According to the foodborne-illness data crunched by the Center for Science in the Public Interest (CSPI) in its annual “Outbreak Alert!” report, a pound of fish and shellfish is 29 times more likely to cause illness than the safest food category, a pound of dairy foods. After dairy, produce is the second-safest category of food, followed by pork and beef, then eggs and poultry.

“Outbreak Alert!” includes nearly 5,800 outbreaks that occurred between 1990 and 2006 for which both the food and the pathogen are identified. The data set has been published by CSPI for the last 10 years (see the article at:

Of course, as the American Association of Meat Processors (AAMP) points out in the Feb. 15 issue of its AAMPlifier newsletter, dairy products have the advantage over the other foods because of the “kill step” of pasteurization. While the AAMP article calls irradiation “simply another tool to ensure the safety of” fresh meats, it could be every much the silver bullet for ground beef that pasteurization is for dairy products if food and producer organizations actually pushed consumer education on the technology.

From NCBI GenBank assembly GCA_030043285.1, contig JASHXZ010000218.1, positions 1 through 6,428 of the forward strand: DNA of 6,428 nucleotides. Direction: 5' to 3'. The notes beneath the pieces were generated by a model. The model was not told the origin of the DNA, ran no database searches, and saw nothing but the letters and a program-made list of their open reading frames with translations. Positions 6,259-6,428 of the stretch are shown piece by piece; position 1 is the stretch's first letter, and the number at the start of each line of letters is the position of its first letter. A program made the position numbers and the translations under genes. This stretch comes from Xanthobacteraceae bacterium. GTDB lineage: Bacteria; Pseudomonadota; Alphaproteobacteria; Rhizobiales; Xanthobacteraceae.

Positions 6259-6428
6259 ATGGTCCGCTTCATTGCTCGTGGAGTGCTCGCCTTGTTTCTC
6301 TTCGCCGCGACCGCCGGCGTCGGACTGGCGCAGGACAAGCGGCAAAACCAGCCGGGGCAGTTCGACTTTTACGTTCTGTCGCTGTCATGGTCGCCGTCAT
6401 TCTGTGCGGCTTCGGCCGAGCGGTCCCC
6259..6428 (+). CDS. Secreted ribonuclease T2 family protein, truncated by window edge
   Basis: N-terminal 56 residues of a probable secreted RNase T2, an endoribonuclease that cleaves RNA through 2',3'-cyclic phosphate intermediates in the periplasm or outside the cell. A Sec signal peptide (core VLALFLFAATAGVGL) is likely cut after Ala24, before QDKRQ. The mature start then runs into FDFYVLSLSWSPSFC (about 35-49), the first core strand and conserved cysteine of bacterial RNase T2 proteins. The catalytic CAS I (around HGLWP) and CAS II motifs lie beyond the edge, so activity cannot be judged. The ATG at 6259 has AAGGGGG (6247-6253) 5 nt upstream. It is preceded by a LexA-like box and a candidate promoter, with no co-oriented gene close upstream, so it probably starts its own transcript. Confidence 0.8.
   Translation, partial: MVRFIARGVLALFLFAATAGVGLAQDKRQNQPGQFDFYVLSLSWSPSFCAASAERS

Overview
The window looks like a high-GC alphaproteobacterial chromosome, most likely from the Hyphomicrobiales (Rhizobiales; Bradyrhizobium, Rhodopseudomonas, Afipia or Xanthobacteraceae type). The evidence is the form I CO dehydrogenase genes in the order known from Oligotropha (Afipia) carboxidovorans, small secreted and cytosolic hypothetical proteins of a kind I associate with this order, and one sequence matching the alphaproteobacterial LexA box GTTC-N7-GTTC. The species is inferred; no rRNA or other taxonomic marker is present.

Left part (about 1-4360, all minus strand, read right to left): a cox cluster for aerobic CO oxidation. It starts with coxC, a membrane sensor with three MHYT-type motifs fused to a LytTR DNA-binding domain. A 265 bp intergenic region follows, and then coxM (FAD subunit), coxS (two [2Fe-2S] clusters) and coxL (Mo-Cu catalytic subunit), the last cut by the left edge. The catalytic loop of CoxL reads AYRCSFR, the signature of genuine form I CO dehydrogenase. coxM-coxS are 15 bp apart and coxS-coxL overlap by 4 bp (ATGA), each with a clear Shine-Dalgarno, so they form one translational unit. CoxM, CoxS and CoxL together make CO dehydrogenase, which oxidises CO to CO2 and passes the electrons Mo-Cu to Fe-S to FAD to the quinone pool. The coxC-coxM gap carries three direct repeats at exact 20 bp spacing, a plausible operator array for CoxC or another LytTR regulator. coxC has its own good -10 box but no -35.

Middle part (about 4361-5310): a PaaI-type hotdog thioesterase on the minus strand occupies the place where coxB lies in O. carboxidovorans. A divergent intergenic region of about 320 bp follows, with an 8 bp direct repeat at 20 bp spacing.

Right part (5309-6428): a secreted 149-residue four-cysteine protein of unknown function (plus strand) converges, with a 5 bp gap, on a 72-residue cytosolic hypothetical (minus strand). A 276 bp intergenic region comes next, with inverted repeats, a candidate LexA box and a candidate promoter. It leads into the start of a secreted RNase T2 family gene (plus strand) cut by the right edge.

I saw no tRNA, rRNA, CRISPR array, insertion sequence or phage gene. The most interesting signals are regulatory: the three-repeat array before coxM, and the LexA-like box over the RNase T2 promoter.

The beef industry, in particular, which has expended, and continues to expend, millions of checkoff dollars on interventions to eliminate E. coli O157:H7 in ground beef, should be pushing this technology harder than anyone else. It’s interesting that despite all the effort and allocation of shrinking checkoff dollars that have gone into battling ground beef’s E. coli O157:H7 problem, USDA sampling of ground beef turned up twice the incidence of E. coli O157:H7 positives in 2008 over the previous year.